>> particular version of git, and I will update the code that calls into
>> libgit I pull new changes from the mainline into my local clone.
>
> You should be ;). Unless you are planning to learn a lot of C very
> fast, you should be worried about the interfaces changing. That is, if
> you want your GUI to be able to stay up to date with the current git
> version.

That is the plan.

>> who's to say that the output of the various commands won't change
>> formats with future releases of git?
>
> Junio is to say. Plumbing output format is git's API.

Using output from the command line utilities as an API has its own set
of problems. For instance, check out some of the difficulties that
gitk and qgit have had to deal with:
http://kerneltrap.org/mailarchive/git/2007/11/2/379067. Digging into
the git internals and reusing its core functions will always be more
powerful and flexible than parsing command line output. Of course, it
is not always easy; git wasn't written to be easily compiled into a
library and reused (graceful error handling and memory management are
problematic). But I think the right thing to do is to work towards
making the awesome git internals easier to use for other developers so
great tools can continue to be built on top of git.

>> There is no correct solution if
>> you are worried about forward compatibility, unless a well defined API
>> is created (which would be sweet btw, but is probably not a priority).
>
> There is, use the plumbing, forward compatibility is 95% assured. With
> the exception of major releases, for which any plumbing
> output/behavior changes will be announced in the changelog, usually
> including an explanation on how to change your code to match.

95% assured != correct, IMO :)

> In short, use the forc-... errr, plumbing ;).
>
> --
> Cheers,
>
> Sverre Rabbelier
>
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Re: linking libgit.a in C++ projects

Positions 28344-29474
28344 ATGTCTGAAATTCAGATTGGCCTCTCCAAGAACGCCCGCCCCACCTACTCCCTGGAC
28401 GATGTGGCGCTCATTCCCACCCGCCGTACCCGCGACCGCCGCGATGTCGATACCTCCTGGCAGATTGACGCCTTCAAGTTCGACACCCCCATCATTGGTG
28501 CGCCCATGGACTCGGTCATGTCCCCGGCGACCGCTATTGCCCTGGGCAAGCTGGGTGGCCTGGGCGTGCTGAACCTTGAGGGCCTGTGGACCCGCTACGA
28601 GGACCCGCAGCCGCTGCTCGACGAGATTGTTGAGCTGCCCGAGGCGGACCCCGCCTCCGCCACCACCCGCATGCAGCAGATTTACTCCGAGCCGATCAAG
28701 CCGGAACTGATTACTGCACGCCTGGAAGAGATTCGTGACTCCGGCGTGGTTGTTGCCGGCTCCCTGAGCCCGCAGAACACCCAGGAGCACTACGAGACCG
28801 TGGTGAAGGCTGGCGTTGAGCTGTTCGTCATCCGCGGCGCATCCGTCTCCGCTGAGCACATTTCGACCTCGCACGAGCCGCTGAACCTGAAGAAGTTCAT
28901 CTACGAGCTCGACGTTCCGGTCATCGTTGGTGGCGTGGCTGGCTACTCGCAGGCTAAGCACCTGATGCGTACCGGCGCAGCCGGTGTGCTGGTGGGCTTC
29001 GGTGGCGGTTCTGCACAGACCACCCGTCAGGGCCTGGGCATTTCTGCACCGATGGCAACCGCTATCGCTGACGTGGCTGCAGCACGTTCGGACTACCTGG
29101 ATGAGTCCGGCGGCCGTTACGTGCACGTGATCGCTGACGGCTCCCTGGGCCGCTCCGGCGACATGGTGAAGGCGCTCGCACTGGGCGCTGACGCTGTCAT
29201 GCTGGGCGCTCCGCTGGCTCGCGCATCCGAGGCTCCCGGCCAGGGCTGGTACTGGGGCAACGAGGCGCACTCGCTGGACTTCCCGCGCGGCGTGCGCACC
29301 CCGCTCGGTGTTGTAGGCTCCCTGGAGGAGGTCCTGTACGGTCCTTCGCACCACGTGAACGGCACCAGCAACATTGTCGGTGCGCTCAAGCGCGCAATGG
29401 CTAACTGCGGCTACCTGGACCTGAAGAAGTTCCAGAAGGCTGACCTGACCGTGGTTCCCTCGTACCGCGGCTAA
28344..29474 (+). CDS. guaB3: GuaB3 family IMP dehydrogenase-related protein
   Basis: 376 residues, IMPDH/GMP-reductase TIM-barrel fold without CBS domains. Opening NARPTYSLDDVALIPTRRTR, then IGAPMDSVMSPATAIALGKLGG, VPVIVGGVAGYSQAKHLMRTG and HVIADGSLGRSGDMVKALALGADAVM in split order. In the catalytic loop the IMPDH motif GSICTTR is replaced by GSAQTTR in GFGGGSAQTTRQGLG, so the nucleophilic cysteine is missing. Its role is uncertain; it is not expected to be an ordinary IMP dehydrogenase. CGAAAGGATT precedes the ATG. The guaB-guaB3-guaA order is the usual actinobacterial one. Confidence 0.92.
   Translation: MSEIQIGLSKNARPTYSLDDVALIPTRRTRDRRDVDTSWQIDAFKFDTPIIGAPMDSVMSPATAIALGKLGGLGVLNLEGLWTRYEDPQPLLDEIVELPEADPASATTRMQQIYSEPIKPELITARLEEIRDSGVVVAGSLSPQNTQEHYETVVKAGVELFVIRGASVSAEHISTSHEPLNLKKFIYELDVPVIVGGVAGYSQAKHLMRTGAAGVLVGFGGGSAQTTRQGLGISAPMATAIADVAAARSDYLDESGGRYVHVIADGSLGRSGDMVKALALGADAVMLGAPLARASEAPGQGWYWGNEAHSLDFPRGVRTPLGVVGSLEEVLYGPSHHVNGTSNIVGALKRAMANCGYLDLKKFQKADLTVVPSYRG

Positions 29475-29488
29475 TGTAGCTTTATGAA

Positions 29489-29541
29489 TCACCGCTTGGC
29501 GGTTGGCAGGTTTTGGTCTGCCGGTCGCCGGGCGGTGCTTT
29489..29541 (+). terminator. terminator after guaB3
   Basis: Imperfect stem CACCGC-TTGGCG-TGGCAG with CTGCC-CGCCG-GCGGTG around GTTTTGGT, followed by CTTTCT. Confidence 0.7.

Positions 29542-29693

Sverre Rabbelier
On Thu, Jul 31, 2008 at 23:44, cte <[hidden email]> wrote:
> Using output from the command line utilities as an API has its own set
> of problems. For instance, check out some of the difficulties that
> gitk and qgit have had to deal with:
> http://kerneltrap.org/mailarchive/git/2007/11/2/379067.

I beg to differ. If I skimmed the topic correctly, the problems there
were not related to having to parse git's output, but due to the fact
that '--topo-order' is a post-processing operation, which takes long.
Do read the recent discussion between Linus and Roman about that.

> Digging into
> the git internals and reusing its core functions will always be more
> powerful and flexible than parsing command line output.

Sure, but is it worth it? What do you need in your GUI that you cannot
get from the plumbing?

> Of course, it
> is not always easy; git wasn't written to be easily compiled into a
> library and reused (graceful error handling and memory management are
> problematic). But I think the right thing to do is to work towards
> making the awesome git internals easier to use for other developers so
> great tools can continue to be built on top of git.

I do agree with that, libification of git would be really nice.
Especially since that'd mean that integrating it into other languages
(by means of wrappers), such as Python or Ruby, becomes a lot easier.

>> There is, use the plumbing, forward compatibility is 95% assured. With
>> the exception of major releases, for which any plumbing
>> output/behavior changes will be announced in the changelog, usually
>> including an explanation on how to change your code to match.
>
> 95% assured != correct, IMO :)

Why not? Junio has a very good reputation of keeping git backwards
compatible. The 95% is of course not an actual figure but an
expression meant to indicate "statement is true, minus a few rare case
exceptions".

>> In short, use the forc-... errr, plumbing ;).
>>
>> --
>> Cheers,
>>
>> Sverre Rabbelier
>>

It's ok to remove text that you do not respond to, including signatures :P.

--
Cheers,

Sverre Rabbelier
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Re: linking libgit.a in C++ projects

Shawn Pearce
Sverre Rabbelier <[hidden email]> wrote:

> On Thu, Jul 31, 2008 at 23:44, cte <[hidden email]> wrote:
> > Using output from the command line utilities as an API has its own set